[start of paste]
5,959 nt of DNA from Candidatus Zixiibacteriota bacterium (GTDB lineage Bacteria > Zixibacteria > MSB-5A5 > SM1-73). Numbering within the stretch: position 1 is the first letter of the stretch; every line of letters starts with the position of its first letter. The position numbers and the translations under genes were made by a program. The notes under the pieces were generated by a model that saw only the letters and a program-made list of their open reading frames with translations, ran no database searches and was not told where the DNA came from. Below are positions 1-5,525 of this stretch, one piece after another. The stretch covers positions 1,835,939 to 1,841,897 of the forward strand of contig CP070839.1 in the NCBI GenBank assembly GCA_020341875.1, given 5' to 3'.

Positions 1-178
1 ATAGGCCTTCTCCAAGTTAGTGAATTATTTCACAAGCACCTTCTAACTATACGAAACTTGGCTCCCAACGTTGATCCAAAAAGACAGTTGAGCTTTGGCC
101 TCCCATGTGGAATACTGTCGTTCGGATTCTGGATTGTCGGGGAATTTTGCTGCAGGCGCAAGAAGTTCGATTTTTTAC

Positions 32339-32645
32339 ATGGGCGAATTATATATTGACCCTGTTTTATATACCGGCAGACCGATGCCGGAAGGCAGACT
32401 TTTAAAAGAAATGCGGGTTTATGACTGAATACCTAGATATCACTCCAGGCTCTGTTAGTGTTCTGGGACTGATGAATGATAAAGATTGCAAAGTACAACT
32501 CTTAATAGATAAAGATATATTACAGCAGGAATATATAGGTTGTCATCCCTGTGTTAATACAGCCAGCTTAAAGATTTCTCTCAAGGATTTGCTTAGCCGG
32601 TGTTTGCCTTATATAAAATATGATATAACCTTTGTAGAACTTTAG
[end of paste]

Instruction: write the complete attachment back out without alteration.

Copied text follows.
5,959 nt of DNA from Candidatus Zixiibacteriota bacterium (GTDB lineage Bacteria > Zixibacteria > MSB-5A5 > SM1-73). Numbering within the stretch: position 1 is the first letter of the stretch; every line of letters starts with the position of its first letter. The position numbers and the translations under genes were made by a program. The notes under the pieces were generated by a model that saw only the letters and a program-made list of their open reading frames with translations, ran no database searches and was not told where the DNA came from. Below are positions 1-5,525 of this stretch, one piece after another. The stretch covers positions 1,835,939 to 1,841,897 of the forward strand of contig CP070839.1 in the NCBI GenBank assembly GCA_020341875.1, given 5' to 3'.

Positions 1-178
1 ATAGGCCTTCTCCAAGTTAGTGAATTATTTCACAAGCACCTTCTAACTATACGAAACTTGGCTCCCAACGTTGATCCAAAAAGACAGTTGAGCTTTGGCC
101 TCCCATGTGGAATACTGTCGTTCGGATTCTGGATTGTCGGGGAATTTTGCTGCAGGCGCAAGAAGTTCGATTTTTTAC

Positions 32339-32645
32339 ATGGGCGAATTATATATTGACCCTGTTTTATATACCGGCAGACCGATGCCGGAAGGCAGACT
32401 TTTAAAAGAAATGCGGGTTTATGACTGAATACCTAGATATCACTCCAGGCTCTGTTAGTGTTCTGGGACTGATGAATGATAAAGATTGCAAAGTACAACT
32501 CTTAATAGATAAAGATATATTACAGCAGGAATATATAGGTTGTCATCCCTGTGTTAATACAGCCAGCTTAAAGATTTCTCTCAAGGATTTGCTTAGCCGG
32601 TGTTTGCCTTATATAAAATATGATATAACCTTTGTAGAACTTTAG